Over the next 2 weeks, as we prepare for Lent, Tasha and I will be preaching on Psalm 71.  It is a sweeping Psalm in its perspective on the entirety of human life, seeing the psalmist grow from young to old.  Here is a small portion of that Psalm…
“You who have done great things,
O God, who is like you?
You who have made me see many troubles and calamities
will revive me again;
from the depths of the earth
you will bring me up again.
You will increase my honor,
and comfort me once again.”
-Psalm 71: 19b-21

I often hear people talk about how troubling our current times are.  People’s anxiety about the state of the world is high, and they struggle to understand it.  This anxiety leads to fear and the belief that things have gone off the rails.  Certainly our world has its share of problems, but we often forget that the world has always had significant problems.  The truth is that we forget the anxieties of the past because we know how those troubles ended.  We know, for example, that the Russians never launched nuclear missiles from Cuba.  We know the Berlin Wall fell.  We know that the oil bust in the 80’s didn’t last.  And we know that no major attacks followed September 11.  Because we know how these things resolved themselves, we forget the tremendous fear and anxiety which accompanied them and thus we believe things are worse now than they ever have been, even though they actually aren’t.  They seem worse because tomorrow has far more uncertainty than yesterday.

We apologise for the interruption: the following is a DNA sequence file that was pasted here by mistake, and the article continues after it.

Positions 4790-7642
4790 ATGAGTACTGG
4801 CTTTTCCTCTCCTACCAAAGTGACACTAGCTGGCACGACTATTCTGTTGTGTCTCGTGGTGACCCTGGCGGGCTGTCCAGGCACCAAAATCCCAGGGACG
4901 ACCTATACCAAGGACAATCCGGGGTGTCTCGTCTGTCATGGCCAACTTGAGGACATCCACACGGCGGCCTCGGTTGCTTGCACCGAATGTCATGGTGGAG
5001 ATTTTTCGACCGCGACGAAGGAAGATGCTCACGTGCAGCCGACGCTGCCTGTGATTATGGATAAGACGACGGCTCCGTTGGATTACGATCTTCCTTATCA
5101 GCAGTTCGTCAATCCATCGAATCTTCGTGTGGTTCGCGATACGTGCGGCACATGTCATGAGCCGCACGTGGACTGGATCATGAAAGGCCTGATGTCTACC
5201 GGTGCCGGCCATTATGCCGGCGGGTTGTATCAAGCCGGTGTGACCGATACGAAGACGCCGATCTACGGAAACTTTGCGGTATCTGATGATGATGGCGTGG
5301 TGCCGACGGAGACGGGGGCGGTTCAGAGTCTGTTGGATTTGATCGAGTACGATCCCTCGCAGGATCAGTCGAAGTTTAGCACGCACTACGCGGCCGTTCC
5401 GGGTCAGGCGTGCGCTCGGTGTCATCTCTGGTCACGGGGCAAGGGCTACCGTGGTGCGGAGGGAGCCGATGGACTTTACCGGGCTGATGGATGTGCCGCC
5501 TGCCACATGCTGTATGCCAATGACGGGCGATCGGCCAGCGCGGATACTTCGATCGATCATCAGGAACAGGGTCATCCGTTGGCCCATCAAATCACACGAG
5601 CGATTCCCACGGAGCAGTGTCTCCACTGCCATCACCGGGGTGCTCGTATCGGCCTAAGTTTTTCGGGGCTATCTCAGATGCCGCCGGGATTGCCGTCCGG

The Psalmist understands the issue we have with perspective.  And here, near the end of the Psalm, we can hear him calming himself.  The Psalmist is offering a reminder to himself and to his readers that God has been faithful in the past.  God will, “revive me again,” and God will, “bring me up again.”  Finally he writes God will, “comfort me once again.”  Again is the key word.  God has done it in the past and will do it in the future.  God’s fidelity has a timeless aspect to it.  Remembering the fidelity of God, experienced in the past, helps shape how the Psalmist sees the future.  There were hard days in the Psalmist’s past and God did not abandon him to those days.  And God will not abandon you to the hard days.

As you consider the anxiety you feel about the world today, have you considered the fidelity of God?  God never promises us life will be easy, or that things will always go our way.  But certainly we understand that God promises never to abandon us.  God delivers us through our struggles with that same timeless fidelity the Psalmist experienced.  Certainly there will be hard days ahead for all of us.  There is no doubt.  But when they come do not lose yourself or your faith in the anxiety they bring.  Instead remember the ways God has helped you and comforted you and saved you in the past.  And remember that God will do it again.  You are beloved.  You live in a hard world.  God is with you.

Prayer:  Holy God, help us this day to leave our fear and anxieties and remember all you have done for us and our forebears.  Give us the strength to face what lies ahead, and the comfort of remembering your fidelity in days past.  Thank you for all you have done for us.  We pray in Jesus’ name.  Amen.